This Week in Politics and Resistance is a new feature on Flavorwire. It’s a consolidation of the work we started with our Daily Engagement column, which have been running (as the name suggests) daily since the election. This new feature is aimed at keeping people abreast of what’s going down in politics throughout the week — and hopefully helping readers feel somewhat less helpless and hopeless (or at least in control of their helplessness and hopelessness) in the midst of a political news cycle that’s ceaselessly awful. We try to lay out the awfulness in such a manner that you can at least see it coming, and prepare for ways to resist it — whether that’s by attending a planned protest, calling specific members of Congress, or donating to an organization that deals directly with an issue to which the Trump administration has dealt a new blow.
Oppose Donald Trump’s Effort to Undo the Obama Administration’s Clean Power Plan
Ready for another of those literally noxious executive orders? The Guardian reports that tomorrow, Donald Trump is expected to sign one attempting to undo the work the Obama administration did to combat climate change and greenhouse gas emissions —which, itself, was both the biggest American attempt to limit our carbon footprint, and still only an incrementalist step — with the nullification of the Clean Power Plan. Scott Pruitt, the counterintuitive (as was of course the plan) head of the Environmental Protection Agency, said of the incoming order, “This is about making sure that we have a pro-growth and pro-environment approach to how we do regulation in this country” — which, for this administration, is the exact same thing as saying “This is about making sure we have an anti-environment approach to how we do regulation in this country.”
The Clean Power Plan acknowledged that carbon dioxide needs to be regulated in order to prevent — or at least slow — the cataclysmic potential of climate change; Pruitt, who as attorney general of Oklahoma in 2015 sued to halt the Obama admin’s order (which was ultimately put on hold for a review by an appeals court), does not believe carbon dioxide is impacting global temperatures — or, at least, he says he doesn’t believe it, which just happens to protect polluting capitalists. Beyond attempting to suck the American ground dry and then fill the air with its charred innards, Trump and Pruitt also sell the false narrative that the Clean Power Plan was anti-growth, when in fact clean energy is an industry whose growth would bring about “thousands more new jobs.”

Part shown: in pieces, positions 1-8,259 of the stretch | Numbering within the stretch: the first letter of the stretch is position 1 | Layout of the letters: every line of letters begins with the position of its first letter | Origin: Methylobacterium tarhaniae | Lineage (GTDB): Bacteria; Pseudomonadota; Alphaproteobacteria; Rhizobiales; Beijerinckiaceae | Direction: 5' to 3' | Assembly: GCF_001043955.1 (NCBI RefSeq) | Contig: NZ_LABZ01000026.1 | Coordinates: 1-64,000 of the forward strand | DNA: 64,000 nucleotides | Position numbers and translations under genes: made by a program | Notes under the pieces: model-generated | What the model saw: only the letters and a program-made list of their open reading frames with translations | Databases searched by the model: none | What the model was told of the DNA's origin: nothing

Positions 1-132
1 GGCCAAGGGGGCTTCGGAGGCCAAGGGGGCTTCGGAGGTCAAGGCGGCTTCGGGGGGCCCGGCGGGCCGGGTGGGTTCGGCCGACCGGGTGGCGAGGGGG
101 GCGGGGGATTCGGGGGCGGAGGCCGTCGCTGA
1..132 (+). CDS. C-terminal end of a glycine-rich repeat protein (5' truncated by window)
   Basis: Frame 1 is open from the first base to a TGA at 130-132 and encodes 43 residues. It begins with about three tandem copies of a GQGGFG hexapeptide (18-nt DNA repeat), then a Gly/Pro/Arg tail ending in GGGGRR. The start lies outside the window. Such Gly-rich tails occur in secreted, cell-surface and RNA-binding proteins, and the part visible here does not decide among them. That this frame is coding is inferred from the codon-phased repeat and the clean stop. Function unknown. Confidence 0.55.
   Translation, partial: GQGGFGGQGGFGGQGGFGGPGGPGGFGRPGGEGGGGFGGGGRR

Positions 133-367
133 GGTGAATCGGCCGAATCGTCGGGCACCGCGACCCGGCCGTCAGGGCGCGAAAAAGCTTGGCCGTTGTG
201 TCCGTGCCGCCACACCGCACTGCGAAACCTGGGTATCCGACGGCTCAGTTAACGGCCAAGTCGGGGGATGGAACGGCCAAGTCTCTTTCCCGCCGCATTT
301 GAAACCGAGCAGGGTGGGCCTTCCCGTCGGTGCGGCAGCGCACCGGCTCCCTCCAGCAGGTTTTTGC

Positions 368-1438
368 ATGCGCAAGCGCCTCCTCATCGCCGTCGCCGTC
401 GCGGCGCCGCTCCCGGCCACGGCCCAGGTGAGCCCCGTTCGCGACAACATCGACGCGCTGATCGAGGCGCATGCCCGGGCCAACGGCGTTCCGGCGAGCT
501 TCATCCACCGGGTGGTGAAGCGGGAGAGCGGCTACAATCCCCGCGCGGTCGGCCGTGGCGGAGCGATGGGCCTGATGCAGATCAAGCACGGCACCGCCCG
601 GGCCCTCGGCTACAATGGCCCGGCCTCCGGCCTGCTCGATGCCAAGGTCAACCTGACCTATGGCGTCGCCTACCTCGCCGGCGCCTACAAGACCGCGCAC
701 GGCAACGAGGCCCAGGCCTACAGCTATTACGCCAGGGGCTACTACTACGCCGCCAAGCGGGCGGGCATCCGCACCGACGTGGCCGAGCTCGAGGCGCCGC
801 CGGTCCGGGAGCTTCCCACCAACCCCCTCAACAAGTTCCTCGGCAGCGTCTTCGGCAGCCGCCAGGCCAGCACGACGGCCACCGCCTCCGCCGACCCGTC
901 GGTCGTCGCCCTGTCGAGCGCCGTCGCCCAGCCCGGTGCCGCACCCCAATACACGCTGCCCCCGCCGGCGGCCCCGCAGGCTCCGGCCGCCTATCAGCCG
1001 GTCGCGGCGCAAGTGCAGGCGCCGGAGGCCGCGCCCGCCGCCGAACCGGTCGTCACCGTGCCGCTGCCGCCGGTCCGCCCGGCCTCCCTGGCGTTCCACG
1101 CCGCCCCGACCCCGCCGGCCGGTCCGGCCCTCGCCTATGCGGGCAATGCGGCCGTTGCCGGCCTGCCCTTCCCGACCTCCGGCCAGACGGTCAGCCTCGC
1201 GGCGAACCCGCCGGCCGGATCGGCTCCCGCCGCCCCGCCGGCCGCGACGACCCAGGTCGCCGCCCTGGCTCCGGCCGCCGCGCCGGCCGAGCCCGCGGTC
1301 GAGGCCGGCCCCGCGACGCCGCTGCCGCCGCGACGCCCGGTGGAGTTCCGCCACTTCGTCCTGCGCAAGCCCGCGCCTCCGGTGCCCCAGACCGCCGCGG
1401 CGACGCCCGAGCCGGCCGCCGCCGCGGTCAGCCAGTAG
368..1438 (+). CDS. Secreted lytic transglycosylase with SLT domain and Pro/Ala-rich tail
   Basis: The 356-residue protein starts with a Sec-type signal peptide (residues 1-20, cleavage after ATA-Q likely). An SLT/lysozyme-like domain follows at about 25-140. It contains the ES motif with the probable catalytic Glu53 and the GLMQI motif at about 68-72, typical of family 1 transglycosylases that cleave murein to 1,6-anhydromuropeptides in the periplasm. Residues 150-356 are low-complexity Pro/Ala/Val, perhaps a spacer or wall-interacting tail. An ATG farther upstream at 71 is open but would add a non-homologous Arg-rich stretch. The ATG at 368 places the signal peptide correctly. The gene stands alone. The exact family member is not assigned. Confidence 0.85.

What you can do: If you’re in New York today (Monday), you can attend the organizing meeting for the People’s Climate March in D.C. (the meeting is tonight; the march is on April 29.) It should also be mentioned that the reason the Clean Power Plan itself was put on hold was due to state opposition, so get ready to call your Governors, Senators and Representatives, and anyone with power who represents you who could vocally dissent. As 5 Calls notes, there’s also a separate but very related act — the “HONEST Act (HR 1430)” — that’s being voted on in the House on Wednesday, which seeks to put restrictions on the EPA’s research; you could certainly call your Representatives to oppose this. (The above 5 Calls link has a script for the call.)
Get Informed About the Brutality of Careless Airstrikes
This weekend, it was reported that a U.S. coalition led airstrike was responsible for the deaths of up to 200 civilians in Mosul’s Aghawat Jadidah neighborhood on March 17. (CNN has reported that 112 bodies have been pulled from the site.) The attempt, according to a statement issued by the Pentagon, was to target Islamic State fighters — but the result would, if witness accounts of death tolls prove accurate, mark the highest amount of civilian deaths in the last three years of our involvement there. (The Pentagon has admitted in total to killing 220 civilians in Syria and Iraq since mid-2014, but according to the Independent, other monitoring groups have estimated numbers as high as 3,000). A Civilian Casualty Credibility Assessment is taking place, and seeks, as per the Los Angeles Times, to see “whether the coalition airstrike hit civilian buildings; whether an accumulation of airstrikes in the area degraded the structural integrity of buildings before they fell; or whether Islamic State detonated an explosion after the airstrike to bring structures down, according to Col. John Thomas, Central Command spokesman.” Trump has said nothing so far about the attacks. Expect to see further reports on what seems to have been a cruelly un-precise military attack on the part of the coalition.